With rain drops come life and rebirth. And so it seems as our world explodes with the return of birds and vibrant blossoms of daffodils in the garden. The grass is, well, grass green–a brilliant green with hues of gold or purple, depending on the time of day. And ever so slowly, tiny leaves emerge on the maples and aspens.
But it’s life in and around water that captured most of my focus today. Following a prehike for a Greater Lovell Land Trust walk, I had the opportunity to check on a heron rookery. A friend and I stood hidden among the trees.
Rookeries are one of my favorite places to hang out. By the same token, I seldom do because its important not to disturb these giant birds during their nesting season. But–today’s visit, like all of my rookery visits, was for a citizen science project affiliated with Maine Inland Fisheries and Wildlife: the Heron Observation Network or HERON, counts on volunteers to count on heron–their nests, number of birds, number perhaps sitting on eggs, number of fledglings, etc.
We frequently see Great Blue Herons flying overhead or fishing in ponds and lakes, but it’s watching them come into their nests, in their pterodactyl form, that I find so wild.
And then they stand. Tall. Silent. We do the same.
Watching. Listening. Wondering.
All the while, we have time to reflect and enjoy the reflected.
And notice–cut saplings piled horizontally, an anomaly in this space . . . or is it? More than herons call this place home.
At last we need to bushwhack back, but pause a few times to appreciate other forms of life that spring forth near the water, including this hobblebush.
And a garter snake, its movement catching our attention. And then it froze in place, in hopes we wouldn’t notice.
Back on the homefront, I moseyed out to the vernal pool. As I approached, I noticed a lack of sound, but did see movement when I was only steps away.
I was thrilled to note signs of previous action as the number of wood frog egg masses had increased.
The same was true of the spotted salamander eggs, though the number in each clump seemed quite minimal. The opaque outer coating was clearly visible, that gelatin-like mass that surrounds these eggs.
As I admired all the dropped red maple flowers that decorated the water, I spied something else. Or at least I think it’s something else. Perhaps mere bubbles floated atop the dried leaf, but I suspected eggs of another kind. I’ve never before noticed spring peeper eggs and wondered, could these be such? Here’s hoping Loon Echo Land Trust’s biologist, Paul Miller, will chime in.
From what I’ve read in A Field Guide to the animals of Vernal Pools by Leo P. Kenney and Matthew R. Burne, “tiny peeper eggs may be deposited in small clusters or as single eggs attached to aquatic vegetation.” I placed a red arrow on this photo pointing to a couple more. And there are others in the photo, hiding in a “Where’s Waldo” fashion.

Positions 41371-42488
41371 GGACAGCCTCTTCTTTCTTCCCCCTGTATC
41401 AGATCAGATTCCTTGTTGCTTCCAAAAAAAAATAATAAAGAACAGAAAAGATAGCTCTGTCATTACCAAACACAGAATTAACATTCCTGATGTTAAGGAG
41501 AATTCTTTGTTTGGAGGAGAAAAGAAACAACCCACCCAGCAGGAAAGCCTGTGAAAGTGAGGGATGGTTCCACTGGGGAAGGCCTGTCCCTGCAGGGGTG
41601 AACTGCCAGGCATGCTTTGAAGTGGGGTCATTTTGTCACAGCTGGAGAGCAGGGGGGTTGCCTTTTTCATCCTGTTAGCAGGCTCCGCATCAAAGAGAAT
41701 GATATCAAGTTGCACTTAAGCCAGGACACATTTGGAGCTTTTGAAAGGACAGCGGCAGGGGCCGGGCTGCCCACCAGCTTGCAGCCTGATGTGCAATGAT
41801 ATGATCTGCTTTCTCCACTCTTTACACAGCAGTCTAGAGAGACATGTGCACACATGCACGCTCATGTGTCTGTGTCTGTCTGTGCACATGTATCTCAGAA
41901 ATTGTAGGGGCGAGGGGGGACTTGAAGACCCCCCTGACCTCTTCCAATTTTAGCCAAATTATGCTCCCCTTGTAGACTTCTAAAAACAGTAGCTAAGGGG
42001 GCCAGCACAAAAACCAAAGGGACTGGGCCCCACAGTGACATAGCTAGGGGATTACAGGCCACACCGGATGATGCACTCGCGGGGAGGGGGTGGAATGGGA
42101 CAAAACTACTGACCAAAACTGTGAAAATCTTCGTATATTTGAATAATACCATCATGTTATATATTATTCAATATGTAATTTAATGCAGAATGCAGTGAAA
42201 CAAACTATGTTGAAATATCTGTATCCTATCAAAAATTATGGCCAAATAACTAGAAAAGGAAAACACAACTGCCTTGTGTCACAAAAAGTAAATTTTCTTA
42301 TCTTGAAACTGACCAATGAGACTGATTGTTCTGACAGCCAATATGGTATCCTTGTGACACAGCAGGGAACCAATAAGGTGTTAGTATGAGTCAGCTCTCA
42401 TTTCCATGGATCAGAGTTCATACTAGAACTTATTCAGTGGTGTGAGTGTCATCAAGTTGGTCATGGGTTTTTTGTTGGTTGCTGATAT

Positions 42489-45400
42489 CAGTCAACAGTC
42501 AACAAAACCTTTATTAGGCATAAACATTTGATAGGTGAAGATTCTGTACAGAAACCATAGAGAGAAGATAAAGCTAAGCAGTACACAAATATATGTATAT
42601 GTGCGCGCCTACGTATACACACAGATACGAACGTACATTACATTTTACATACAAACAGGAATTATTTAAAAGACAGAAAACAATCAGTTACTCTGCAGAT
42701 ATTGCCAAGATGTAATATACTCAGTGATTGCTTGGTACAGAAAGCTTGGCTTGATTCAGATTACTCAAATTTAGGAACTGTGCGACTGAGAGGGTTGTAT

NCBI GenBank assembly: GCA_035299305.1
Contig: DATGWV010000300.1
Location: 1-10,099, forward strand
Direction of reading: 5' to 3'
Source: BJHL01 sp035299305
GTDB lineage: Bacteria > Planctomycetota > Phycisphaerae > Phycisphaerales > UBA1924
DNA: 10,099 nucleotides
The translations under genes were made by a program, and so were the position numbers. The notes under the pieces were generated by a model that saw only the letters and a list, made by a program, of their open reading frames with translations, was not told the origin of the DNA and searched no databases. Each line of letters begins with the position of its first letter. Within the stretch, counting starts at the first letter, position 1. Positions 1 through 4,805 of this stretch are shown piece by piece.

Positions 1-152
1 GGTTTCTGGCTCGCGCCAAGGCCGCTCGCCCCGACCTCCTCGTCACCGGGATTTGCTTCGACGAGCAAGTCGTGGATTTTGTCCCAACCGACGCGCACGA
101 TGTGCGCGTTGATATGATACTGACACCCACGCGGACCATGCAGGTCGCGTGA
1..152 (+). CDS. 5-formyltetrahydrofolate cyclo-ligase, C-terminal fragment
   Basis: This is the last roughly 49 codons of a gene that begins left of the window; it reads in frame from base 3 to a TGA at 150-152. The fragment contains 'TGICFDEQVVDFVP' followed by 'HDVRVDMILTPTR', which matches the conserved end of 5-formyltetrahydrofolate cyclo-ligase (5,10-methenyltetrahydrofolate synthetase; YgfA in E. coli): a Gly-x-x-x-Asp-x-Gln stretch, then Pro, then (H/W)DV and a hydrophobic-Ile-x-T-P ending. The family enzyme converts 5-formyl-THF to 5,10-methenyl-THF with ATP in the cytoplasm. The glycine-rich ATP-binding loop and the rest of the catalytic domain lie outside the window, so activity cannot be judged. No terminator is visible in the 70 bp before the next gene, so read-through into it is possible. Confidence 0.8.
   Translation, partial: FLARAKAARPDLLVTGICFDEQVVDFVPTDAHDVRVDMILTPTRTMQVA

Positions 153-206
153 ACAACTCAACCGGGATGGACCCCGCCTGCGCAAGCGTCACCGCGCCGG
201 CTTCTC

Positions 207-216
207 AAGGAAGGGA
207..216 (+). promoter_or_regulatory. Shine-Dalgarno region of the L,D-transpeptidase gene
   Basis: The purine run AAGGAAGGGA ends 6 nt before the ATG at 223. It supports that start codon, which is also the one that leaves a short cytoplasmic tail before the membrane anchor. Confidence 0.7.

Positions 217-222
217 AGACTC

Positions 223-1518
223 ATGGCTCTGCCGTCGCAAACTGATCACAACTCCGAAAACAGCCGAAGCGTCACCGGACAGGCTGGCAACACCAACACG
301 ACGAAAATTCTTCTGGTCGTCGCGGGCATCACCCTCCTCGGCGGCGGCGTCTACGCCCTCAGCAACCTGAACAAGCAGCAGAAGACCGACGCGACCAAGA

Circling around the pool, I noted some mosquito larvae and a few water striders.
But I also came upon one disturbing sight. A dead frog. Only a week ago, a friend in Cumberland discovered four dead frogs in a pool. In an e-mail exchange, Dr. Fred Cichocki explained to her, “Chytrid fungus is one potential and troubling cause of amphibian deaths. Another, and one we should all be aware of and be on the lookout for (especially in southern Maine) is ranavirus. It mainly affects woodfrogs (why no one knows) and primarily in the tadpole stage, where there may be 99+% mortality! The obvious symptoms are hemoragic lesions in the abdomen, and a behavior much like whale beaching, where the infected tadpoles swim onto the shore, turn belly up and expire en masse. Definitive identification requires either DNA sequencing or Electron Microscopic examination of tissue to reveal the characteristic virus particles. Once a pond or pool has ranavirus in it, it is probably impossible to erradicate (except maybe through frog attrition.) Ranavirus epidemics occur worldwide and are spreading, especially here in the Northeast.”
My dead frog was an adult. As were my friend’s. At the pool today, I was once again reminded that nature happens. And that it isn’t always pretty. Thankfully, I did spy a couple of live frogs.
As I walked away from the pond, another garter snake.
It was on the hunt.
Life and rebirth–the keys to spring. And sometimes, death so others may eat. But other times, death for reasons unknown. These aquatic sites offer an amazing biodiversity–and leave me with questions and understandings. Water works–I’m just not always sure how.
2 thoughts on “Water Works”
Wow! Visiting a blue heron rookery, very cool.
I found spotted salamander egg masses in a pool in back of our place. Most were very cloudy (I couldn’t see many of the eggs within the mass which was almost opaque). While an adjacent egg mass was crystal clear (the “kernel” at the center of all of the eggs were clearly visible as well as the bottom of the pool below the egg mass). Is this a normal variation? This pool may be behind some pools as it is heavily shaded by hemlocks.
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Hi Larry, Thanks for stopping by. I’ve found both types of salamander masses as you’ve described. Some are opaque white and others are clear–both are common. Eventually, they’ll turn green as the eggs develop–that’s from a symbiotic alga. Have fun keeping an eye on the activity. Given all the rain we’ve had recently, I hope our vernal pool doesn’t dry out before the amphibians have time to mature and leave. Stay tuned. Sounds like yours is in a good location under the hemlocks.
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